I look around and see the purity of white around him, clean air, sprawling spaces and I say London looks like a beautiful place for your health and creativity. His eyes have that faraway look oblivious of his surrounding or my presence as if speaking to himself. Space is not geography, it lies in the heart and India has shut that door of my space. I have to smile and show gratitude to London but how do I silence the weeping within?

I feel like the child you saw in ‘Taare Zameen Pe’ standing in the corridor, punished, humiliated and yet entertaining himself in the corridor that has become his classroom. I see myself in him ‘Dard hota hai dil mein, kaise kahun, kise kahun’ (There is pain in my heart how do I say it? Who do I say it to?)
Indians love me they come here and spend so much time laughing, sharing, talking. But India has spurned me like a step child. The country is the largest  secular democracy in the world however I have been marginalized. When idol makers sculpt the gods at one stage they all stand nude, photographs are taken, what is wrong.  From time immemorial an artist is trained to see the purity of form in the nakedness of things. Seeing nudity in the nude lies in the eyes of that beholder and I have been punished.

Here I am not homeless ‘beghar nahi hoo’ “he who has lost his mother when he is a child never knows what to call home”. I do not know when and how India became my mother, my home. This time when my mother died I was not a child anymore. The sadness is that she is alive for others but has turned her back on me. How can I come to terms with this reality?

I know I have been gifted with some magic in my fingers and the world loves it. The body that holds these fingers are getting tired waiting, wanting. Soon it will leave me. When I see that day, I laugh and cry together. Laugh, for India will suffer amnesia and do a passionate ‘Tandav’ dance of pampering on my grave and immortalize me calling me India’s Picasso maybe. They will want to carry this cold lifeless being that I will become for a respectful Indian burial and I will cry just one more time for my Mumbai Falooda that I never got to have.
The cutting Chai had gone cold it still remains un drunk, maybe another time another life.

Written By Mithu Basu
Curator and Founder - Dolna

Image courtesy - Arindam Sarmah

Monday 10 February 2014

Mithu Basu speaks her mind - 'Plunging from a great job gave me the shivers' !

Mithu Basu,,

What exactly do you do?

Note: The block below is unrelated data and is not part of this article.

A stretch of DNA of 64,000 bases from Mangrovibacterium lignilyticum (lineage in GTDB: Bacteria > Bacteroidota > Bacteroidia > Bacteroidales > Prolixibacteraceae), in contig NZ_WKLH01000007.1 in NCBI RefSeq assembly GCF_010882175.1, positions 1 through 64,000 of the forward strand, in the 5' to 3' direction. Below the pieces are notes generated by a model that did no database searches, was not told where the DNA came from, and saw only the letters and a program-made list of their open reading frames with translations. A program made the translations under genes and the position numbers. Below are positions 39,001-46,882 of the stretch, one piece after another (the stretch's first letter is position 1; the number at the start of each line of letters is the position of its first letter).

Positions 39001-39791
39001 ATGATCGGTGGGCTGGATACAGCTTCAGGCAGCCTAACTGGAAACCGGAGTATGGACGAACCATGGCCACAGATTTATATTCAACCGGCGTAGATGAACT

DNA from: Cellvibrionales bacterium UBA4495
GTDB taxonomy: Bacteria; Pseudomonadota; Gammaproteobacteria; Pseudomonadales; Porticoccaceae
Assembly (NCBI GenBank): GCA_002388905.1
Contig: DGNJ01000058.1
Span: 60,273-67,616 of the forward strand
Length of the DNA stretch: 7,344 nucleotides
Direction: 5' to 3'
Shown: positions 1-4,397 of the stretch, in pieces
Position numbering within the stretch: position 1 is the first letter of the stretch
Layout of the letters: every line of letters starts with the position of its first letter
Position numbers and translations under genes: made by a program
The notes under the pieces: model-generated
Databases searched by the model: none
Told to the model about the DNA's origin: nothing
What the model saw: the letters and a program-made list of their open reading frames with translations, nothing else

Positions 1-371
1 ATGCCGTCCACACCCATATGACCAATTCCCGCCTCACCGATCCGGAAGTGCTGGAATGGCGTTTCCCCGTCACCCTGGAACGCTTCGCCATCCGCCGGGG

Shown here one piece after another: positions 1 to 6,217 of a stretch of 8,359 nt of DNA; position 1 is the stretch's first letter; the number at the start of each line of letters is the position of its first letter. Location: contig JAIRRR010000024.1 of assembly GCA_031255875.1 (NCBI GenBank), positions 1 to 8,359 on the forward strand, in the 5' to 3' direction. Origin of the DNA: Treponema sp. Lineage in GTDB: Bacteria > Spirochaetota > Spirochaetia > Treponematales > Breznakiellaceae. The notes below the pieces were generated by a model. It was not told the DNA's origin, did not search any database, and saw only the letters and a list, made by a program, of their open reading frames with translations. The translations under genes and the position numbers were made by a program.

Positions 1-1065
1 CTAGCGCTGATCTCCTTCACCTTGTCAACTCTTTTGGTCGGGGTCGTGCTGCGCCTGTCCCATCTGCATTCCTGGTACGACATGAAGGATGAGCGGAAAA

Create global platforms to promote Indian art and artists

Why do you do what you do? Is it to make money, to become famous, to retire, to kill boredom, WHAT?
The overwhelming driver is passion and the intent to make art a viable career path for the many gifted yet unknown artists.

Is there anything unique in what you do? And here ‘unique' can mean anything - doing what’s been done for donkeys years and yet in a more cost efficient manner, or something new in a boring business or line or simply inventing something completely new?
We take art beyond conventional platforms and probe new applications for art and artists.

What happens if this fails?
The journey is my destination every moment offers a new experience a new learning. It’s a win win all the way with nothing to loose.

Any one or two incidents that make you shiver or feel proud of your journey so far?
The plunge from the comfort zone of a great job into the unknown territory of an idea and a dream did send shivers. Pride was when the concept became a reality and artists benefitted from the Dolna initiative. Nothing in the world can equal that fulfilment.

State one really bad habit and one good habit (if you actually have one)
You could term my tendency to blurt out ideas before its time as something that needs immediate correction.
I feel good that I have developed the habit of acknowledging and giving credit whenever it is due.
Famous last words to the readers ( if you knew you are going to be hit by a truck tomorrow, what would you like to tell the world (other than to be crossing the road safely)?
If you have a dream YOU CAN make it happen.

Finally, say YES below the next para:
I solemnly put my hand on my religious book/favorite novel and swear that what I have said above (including my photos) is the truth. So help me, Rodinhood